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cretion, a stay not to exceed twelve months where it appears that the tenant cannot secure suitable premises for himself and family within the neighborhood, similar to those occupied, and that he has used reasonable efforts to secure such premises, or where other reasons may exist warranting the exercise of the court's discretion.

“As a condition of such stay the tenant shall deposit with the clerk such amount as the court may determine to represent the fair rent for the premises, which shall be the rent for which the tenant was liable prior to the expiration of his term, plus such additional amount, if any, as may be held reasonable.

“Of course this power given to the judges should be and will be exercised with fairness to both parties. It was deemed unwise to make specific exceptions to the power of a stay granted in the bill. However, generally speaking, to grant stays where the landlord in good faith intends to remodel the building or tear down the same for the purpose of erecting another one, with a view to increasing housing facilities, would be a gross abuse and not to be tolerated. It may be said here that the Board of Justices of the Municipal Court of the City of New York will immediately, upon the passage of these bills, adopt rules to carry the intention of the Legislature into effect, for the purpose, as nearly as may be possible, of having uniform execution of the laws and of doing justice to the honest tenant as well as the honest landlord.

“This bill applies to cities of the first class and Westchester County, and remains in effect until November 1, 1922, only."

CHAPTER 948, LAWS OF 1920.38

Section 1. The title of chapter one hundred and thirty-seven of the laws of nineteen hundred and twenty, entitled "An act in relation to summary proceedings to recover the possession of real prop

38 This bill amends Chapter 137, Laws of 1920, eliminating New York City from its operation. For New York City law, see Chapter 942, Laws of 1920, printed in this Appendix.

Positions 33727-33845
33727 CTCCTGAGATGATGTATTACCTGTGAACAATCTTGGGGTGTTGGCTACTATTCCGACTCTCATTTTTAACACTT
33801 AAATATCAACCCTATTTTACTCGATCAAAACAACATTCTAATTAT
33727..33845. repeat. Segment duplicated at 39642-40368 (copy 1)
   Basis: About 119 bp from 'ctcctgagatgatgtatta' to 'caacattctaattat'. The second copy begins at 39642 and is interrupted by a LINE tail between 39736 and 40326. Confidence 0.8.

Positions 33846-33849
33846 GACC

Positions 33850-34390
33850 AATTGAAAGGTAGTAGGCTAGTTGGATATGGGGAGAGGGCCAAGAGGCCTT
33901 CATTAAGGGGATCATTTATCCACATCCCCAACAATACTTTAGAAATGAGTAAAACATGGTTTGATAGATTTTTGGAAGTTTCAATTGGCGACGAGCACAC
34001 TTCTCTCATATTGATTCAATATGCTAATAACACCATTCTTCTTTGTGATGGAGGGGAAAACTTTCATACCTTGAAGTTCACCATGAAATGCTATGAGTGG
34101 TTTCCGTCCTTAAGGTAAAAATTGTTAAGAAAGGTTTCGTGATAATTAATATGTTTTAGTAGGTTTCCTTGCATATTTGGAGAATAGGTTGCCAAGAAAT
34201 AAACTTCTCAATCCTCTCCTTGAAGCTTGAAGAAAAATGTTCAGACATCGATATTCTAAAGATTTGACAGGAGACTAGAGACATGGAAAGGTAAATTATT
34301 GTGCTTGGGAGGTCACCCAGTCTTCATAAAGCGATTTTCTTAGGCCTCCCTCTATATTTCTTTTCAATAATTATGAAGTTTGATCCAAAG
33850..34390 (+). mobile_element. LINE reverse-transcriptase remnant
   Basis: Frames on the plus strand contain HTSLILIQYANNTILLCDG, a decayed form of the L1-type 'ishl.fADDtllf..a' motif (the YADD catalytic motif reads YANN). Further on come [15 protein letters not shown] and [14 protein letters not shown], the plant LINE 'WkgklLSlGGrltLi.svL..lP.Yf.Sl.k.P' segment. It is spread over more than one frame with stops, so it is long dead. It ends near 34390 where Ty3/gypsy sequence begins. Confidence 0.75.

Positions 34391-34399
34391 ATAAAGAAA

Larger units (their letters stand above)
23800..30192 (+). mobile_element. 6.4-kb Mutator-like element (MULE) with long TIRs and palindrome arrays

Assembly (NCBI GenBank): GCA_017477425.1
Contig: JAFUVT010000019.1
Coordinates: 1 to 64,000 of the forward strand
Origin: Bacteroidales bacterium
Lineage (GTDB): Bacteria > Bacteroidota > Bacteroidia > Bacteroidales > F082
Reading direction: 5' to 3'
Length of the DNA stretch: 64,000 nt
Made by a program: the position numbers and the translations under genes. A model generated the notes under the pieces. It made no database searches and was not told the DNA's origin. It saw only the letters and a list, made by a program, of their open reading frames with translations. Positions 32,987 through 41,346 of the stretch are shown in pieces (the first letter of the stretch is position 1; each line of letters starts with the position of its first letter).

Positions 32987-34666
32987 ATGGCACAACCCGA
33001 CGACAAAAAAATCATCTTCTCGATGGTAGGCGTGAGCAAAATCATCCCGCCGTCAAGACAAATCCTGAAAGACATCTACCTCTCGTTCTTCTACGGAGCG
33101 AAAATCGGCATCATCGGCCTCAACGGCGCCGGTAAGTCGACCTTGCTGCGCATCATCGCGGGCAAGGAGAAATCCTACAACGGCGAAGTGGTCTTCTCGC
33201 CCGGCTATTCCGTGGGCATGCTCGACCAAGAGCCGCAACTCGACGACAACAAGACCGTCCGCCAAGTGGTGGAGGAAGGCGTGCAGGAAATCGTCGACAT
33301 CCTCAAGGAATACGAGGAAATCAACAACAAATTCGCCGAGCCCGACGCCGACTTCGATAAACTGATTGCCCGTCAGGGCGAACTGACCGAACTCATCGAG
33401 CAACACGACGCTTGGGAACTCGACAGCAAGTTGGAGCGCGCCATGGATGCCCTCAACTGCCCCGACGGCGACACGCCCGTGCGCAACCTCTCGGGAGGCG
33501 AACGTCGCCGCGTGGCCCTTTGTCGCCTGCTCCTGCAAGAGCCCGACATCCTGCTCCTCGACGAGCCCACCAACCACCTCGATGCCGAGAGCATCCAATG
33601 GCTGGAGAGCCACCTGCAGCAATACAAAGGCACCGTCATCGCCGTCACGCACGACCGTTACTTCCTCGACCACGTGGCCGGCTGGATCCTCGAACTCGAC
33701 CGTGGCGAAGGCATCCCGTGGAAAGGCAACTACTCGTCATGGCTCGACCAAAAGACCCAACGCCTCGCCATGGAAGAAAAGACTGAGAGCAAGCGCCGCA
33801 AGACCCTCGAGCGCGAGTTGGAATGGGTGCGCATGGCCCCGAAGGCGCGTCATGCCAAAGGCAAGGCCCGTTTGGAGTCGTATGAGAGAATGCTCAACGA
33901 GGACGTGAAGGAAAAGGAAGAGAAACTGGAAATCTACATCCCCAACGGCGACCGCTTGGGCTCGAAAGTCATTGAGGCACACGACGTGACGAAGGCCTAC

erty in cities of the first class or in cities in a county adjoining a city of the first class during the existing emergency," is hereby amended to read as follows:

An act in relation to summary proceedings to recover the possession of real property in certain cities of the first class during the existing emergency.

82. Section one of such act is hereby amended to read as follows:

§ 1. Application. The provisions of this act shall apply only to a summary proceeding in a city of the first class having a population of one million or less to recover the possession of premises occupied for dwelling purposes, other than a room or rooms in a hotel, lodging house, or rooming house, upon the ground that the occupant is holding over and continuing in possession of the premises after the expiration of his term, without permission of the landlord, and shall govern such a proceeding notwithstanding the provisions of any general or special act inconsistent herewith. The relief hereby provided shall be in addition to relief provided by any other act the provisions of which are not inconsistent herewith. This act being emergency legislation, its provisions shall be liberally construed to carry out the intent thereof. This act as amended shall not apply to a new building in the course of construction at the time this amendment takes effect or commenced thereafter.